Revision chocolate bars

This is a version of the popular game Battleships. In this version, instead of blowing up battleships, teams have to find hidden 'chocolate bars'. I usually do this on the whiteboard.

Chocolate bars


  • Prepare questions for revision. Questions can be asked orally or written on the board as you ask or, if possible, prepare on an OHP or Interactive White Board (see example 1).
    Download Example 1 18k pdf
  • Draw a grid on the board (see example 2).
    Download Example 2 21k pdf
  • Draw another grid on a separate page and add 4 "chocolate bars" horizontally or vertically (see example 3). Download Example 3 17k pdf
  • Optional reward: real chocolate bar/s for the winning team.



  • Put the students into teams of 3 or 4.
  • Either get each team to think of a name for their team (They love this!) or give them a name e.g. Team A, B etc.
  • Draw a chart with the team names on the board next to the grid.
  • Tell the students that you have hidden 4 "chocolate bars" in the grid and they have to guess where they are.
  • Tell the students that there are 4 bars of chocolate of different sizes hidden horizontally and vertically in the grid.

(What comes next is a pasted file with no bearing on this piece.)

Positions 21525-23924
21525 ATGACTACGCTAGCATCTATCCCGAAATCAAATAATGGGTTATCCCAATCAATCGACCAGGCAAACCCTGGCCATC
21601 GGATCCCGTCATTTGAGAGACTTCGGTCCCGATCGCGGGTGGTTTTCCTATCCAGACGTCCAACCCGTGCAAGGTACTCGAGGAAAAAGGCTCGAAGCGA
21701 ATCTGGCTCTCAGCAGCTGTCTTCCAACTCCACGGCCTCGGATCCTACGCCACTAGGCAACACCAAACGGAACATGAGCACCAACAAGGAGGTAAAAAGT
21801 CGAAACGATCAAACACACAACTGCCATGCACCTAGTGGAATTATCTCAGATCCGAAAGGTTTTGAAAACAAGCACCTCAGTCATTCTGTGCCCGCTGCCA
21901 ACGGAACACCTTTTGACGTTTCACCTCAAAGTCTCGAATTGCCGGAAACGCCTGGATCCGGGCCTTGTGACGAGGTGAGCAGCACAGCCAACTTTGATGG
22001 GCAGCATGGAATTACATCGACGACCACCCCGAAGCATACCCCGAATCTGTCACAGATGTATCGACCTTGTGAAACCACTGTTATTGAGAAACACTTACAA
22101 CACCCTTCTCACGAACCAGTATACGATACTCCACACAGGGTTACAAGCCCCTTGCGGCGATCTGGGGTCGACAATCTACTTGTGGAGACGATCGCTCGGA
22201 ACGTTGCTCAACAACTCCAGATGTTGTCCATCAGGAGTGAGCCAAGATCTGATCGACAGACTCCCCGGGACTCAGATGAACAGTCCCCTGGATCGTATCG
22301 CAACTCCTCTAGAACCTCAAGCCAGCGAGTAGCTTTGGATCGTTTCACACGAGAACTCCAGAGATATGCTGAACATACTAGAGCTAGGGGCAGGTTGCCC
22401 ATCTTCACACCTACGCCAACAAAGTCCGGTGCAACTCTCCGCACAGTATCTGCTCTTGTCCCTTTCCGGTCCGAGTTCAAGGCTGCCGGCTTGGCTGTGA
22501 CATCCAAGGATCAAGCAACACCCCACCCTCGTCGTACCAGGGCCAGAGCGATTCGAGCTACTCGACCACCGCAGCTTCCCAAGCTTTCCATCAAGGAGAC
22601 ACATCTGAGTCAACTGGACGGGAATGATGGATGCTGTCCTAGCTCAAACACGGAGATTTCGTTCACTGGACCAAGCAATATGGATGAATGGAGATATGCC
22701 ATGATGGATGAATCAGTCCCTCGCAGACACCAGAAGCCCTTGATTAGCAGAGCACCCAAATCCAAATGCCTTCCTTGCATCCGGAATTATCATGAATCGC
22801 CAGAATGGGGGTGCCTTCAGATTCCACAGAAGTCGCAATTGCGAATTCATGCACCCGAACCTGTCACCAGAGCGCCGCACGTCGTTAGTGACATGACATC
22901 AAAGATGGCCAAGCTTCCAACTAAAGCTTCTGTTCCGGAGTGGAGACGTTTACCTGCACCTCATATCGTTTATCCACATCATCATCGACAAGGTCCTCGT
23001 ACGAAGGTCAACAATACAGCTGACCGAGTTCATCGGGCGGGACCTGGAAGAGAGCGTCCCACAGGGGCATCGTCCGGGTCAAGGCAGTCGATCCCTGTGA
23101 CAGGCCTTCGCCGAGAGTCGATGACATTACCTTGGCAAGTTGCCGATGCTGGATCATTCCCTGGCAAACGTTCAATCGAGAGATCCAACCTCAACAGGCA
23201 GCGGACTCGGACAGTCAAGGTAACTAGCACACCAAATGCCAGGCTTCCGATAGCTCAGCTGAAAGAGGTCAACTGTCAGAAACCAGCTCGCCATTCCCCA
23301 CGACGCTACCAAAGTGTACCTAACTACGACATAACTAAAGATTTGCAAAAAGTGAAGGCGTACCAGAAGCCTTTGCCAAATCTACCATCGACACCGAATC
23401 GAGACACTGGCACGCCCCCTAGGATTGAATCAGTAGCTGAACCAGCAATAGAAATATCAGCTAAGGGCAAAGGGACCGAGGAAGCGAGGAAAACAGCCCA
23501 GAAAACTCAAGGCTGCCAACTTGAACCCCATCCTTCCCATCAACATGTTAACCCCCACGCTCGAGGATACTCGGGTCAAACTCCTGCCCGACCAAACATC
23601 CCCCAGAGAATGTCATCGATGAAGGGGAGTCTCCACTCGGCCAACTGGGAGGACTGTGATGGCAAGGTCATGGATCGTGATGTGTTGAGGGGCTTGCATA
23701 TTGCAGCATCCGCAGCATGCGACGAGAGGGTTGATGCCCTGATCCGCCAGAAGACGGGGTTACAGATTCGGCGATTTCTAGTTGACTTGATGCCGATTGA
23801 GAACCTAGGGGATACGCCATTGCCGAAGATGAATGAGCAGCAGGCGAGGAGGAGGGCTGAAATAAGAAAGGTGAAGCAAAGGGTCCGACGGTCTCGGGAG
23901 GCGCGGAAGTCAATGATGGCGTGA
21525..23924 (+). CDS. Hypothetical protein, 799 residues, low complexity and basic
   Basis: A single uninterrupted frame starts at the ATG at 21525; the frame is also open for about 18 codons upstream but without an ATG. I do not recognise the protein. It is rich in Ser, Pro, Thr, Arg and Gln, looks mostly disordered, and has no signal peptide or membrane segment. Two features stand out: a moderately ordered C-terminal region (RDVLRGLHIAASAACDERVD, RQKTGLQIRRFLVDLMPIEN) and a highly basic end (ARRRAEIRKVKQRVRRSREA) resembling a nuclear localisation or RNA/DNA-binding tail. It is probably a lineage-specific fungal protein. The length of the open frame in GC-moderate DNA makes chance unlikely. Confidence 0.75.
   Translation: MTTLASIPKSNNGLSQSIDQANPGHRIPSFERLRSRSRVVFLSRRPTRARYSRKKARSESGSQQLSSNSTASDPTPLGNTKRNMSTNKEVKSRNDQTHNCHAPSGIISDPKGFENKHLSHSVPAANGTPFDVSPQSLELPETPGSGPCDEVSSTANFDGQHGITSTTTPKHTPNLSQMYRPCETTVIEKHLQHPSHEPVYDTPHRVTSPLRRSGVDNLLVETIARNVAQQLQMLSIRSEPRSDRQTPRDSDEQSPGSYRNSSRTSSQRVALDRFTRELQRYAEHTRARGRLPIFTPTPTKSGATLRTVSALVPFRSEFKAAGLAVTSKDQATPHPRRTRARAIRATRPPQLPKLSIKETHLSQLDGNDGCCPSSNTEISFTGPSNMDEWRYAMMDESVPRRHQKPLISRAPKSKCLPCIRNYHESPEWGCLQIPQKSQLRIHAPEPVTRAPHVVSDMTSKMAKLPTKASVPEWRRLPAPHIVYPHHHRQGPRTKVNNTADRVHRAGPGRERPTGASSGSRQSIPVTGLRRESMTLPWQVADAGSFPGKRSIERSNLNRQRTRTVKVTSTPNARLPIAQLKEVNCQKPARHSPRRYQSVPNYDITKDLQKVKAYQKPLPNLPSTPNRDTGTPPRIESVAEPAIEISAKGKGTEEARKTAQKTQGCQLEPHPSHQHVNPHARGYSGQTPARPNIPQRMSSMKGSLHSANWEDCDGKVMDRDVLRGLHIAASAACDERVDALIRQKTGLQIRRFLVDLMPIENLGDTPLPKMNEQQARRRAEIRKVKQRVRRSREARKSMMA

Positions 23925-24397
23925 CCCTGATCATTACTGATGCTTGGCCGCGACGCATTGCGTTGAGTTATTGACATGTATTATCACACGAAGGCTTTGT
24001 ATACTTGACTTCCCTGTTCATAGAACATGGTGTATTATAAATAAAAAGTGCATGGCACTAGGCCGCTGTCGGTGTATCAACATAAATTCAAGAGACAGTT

• Explain that each team will get a turn to answer a question and if they get it correct they will have a turn at guessing where the chocolate bars are. Students guess by calling out "A1" or "B3" for example.
  • The teacher can reply by saying "You've got a square!" or "Better luck next time!"
  • The team will get a point for every square of chocolate they find.
  • The team with the most points at the end is the winner.

Written by Nicola Crowley, EFL teacher, Israel

Average: 3.7 (63 votes)


Derek Spafford's picture
Derek Spafford
TE Team



 I really like your idea. The motivation of my teen classes should increase tenfold with the inclusion of chocolate.  :)

Herbert's picture

Very good idea! I am sure they will start to pay attention and maybe learn something on the way. Thanks for the input!



amarpreet's picture


i think ideas like these are great to motivate the students to perform to their level beat. Great for teachers who just don't want to be monotonous in the teaching.

Fabiola Salinas's picture
Fabiola Salinas

I liked the activity very much. A suggestion... why not writing words as chocolate bars instead of crosses. Once a "square" is found, the letter of the word is mentioned. I believe it can be an appealing way of reviewing the vocabulary you want.

Congrats on your idea! F.S.

white dragon's picture
white dragon

Hi from Mexico . I’m going to apply it immediately  thanks a lot. Greetings from Mexico.